Title page for ETD etd-08132012-130211


Type of Document Dissertation
Author Quadros, Marina E
URN etd-08132012-130211
Title Release of Silver from Nanotechnology Consumer Products and Potential for Human Exposure
Degree PhD
Department Environmental Engineering
Advisory Committee
Advisor Name Title
Marr, Linsey C. Committee Chair
Hochella, Michael F. Jr. Committee Member
Little, John C. Committee Member
Vikesland, Peter J. Committee Member
Keywords
  • silver
  • nanosilver
  • nanoparticle
  • leaching
  • exposure
  • dissolution
  • aerosol
  • children
  • consumer products
Date of Defense 2012-08-02
Availability restricted
Abstract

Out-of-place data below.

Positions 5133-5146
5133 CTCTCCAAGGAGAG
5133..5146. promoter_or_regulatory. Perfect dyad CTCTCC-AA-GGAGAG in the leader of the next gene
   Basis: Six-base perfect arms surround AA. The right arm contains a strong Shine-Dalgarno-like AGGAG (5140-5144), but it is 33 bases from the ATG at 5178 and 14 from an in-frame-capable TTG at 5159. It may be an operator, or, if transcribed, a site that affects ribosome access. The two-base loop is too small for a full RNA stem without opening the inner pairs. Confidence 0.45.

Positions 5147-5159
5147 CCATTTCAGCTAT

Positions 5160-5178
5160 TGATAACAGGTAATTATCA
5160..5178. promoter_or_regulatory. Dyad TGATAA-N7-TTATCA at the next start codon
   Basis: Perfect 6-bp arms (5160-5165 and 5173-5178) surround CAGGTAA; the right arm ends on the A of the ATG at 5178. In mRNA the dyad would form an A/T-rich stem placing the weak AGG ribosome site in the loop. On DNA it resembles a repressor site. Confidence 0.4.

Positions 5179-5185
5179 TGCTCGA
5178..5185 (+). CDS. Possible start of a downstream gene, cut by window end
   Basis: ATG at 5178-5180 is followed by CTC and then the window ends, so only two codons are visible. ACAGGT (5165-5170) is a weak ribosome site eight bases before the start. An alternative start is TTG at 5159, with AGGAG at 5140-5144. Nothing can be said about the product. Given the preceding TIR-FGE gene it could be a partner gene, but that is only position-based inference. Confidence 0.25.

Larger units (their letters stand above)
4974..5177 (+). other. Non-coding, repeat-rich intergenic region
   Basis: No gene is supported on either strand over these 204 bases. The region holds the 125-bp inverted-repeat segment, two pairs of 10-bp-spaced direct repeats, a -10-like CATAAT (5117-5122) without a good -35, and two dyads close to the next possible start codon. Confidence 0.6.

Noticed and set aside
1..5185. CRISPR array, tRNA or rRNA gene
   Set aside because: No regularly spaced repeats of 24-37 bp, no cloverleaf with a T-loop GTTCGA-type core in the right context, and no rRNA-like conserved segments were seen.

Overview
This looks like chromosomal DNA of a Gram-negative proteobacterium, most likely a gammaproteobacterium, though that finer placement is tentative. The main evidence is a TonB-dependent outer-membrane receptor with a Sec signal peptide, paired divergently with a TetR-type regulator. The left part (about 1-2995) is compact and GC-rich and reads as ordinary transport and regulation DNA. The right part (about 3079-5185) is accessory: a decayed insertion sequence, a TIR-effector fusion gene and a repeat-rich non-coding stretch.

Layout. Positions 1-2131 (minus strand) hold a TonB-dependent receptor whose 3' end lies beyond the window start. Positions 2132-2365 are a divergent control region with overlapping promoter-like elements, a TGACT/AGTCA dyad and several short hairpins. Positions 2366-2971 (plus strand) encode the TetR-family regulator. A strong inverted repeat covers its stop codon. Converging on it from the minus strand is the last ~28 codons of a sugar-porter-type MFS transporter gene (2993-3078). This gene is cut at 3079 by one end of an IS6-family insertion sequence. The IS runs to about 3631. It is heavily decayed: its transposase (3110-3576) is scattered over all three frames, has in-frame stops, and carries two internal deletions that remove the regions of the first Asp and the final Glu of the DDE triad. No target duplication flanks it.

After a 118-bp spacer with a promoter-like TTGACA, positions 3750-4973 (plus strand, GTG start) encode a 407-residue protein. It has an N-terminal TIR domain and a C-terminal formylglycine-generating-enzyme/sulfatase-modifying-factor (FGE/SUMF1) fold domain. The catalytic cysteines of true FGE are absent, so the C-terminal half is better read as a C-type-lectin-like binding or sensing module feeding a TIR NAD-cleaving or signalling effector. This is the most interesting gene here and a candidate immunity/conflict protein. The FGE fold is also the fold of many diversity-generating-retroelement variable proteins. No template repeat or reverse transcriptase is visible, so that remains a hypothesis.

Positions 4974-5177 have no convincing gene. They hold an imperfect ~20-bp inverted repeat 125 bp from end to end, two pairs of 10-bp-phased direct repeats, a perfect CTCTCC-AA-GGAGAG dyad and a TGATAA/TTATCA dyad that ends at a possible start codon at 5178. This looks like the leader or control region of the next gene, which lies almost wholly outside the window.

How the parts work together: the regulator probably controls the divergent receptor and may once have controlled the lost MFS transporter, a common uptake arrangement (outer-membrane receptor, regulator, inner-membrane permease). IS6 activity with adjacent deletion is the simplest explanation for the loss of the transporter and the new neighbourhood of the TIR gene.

Silver nanoparticles (nanosilver) are gaining significant attention from the academic and regulatory communities, not only because of their antimicrobial effects and subsequent product applications, but also because of their potential health and environmental impacts. Although some human health effects of silver nanoparticles have been reported, realistic exposure levels from the use of consumer products are still largely unknown. The objective of this work was to characterize the release of silver and silver- containing particles during the normal use of silver nanotechnology consumer products. Specific objectives were to review the environmental and human health risks of airborne, engineered nanoparticles, to characterize aerosol emissions from nanosilver spray products, and to characterize nanosilver that may be released from childrenʼs consumer products under conditions of normal use. We identified possible routes of aerosolization of nanosilver from the production, use, and disposal of consumer products and estimated that about 14% of silver nanotechnology products that have been inventoried could potentially release silver particles into the air during use. The spray products investigated emitted 0.24 – 56 ng of silver in aerosols per spray action, and the plurality of aerosols were 1 – 2.5 μm in diameter, easily inhaled, for two products. Both the productsʼ liquid characteristics and the bottlesʼ spraying mechanisms played roles in determining the aerosol size distributions, but the size of silver-containing aerosols was largely independent of the liquid phase size distributions. We compiled an inventory of 82 children's consumer products that claim to contain nanosilver, of which 13 products were examined for presence of silver and tested for release of silver into liquid media and air, and onto skin. All products contained some form of silver, but silver-containing particles were observed in only four products, with sizes ranging from nanoscale up to 10 μm in size. Silver leached preferably into synthetic biological media with higher chloride concentrations, such as sweat and urine. We determined that levels of silver to which children would be exposed during normal use of these products are likely to be low, and bioavailable silver is expected to be in ionic rather than particulate form.
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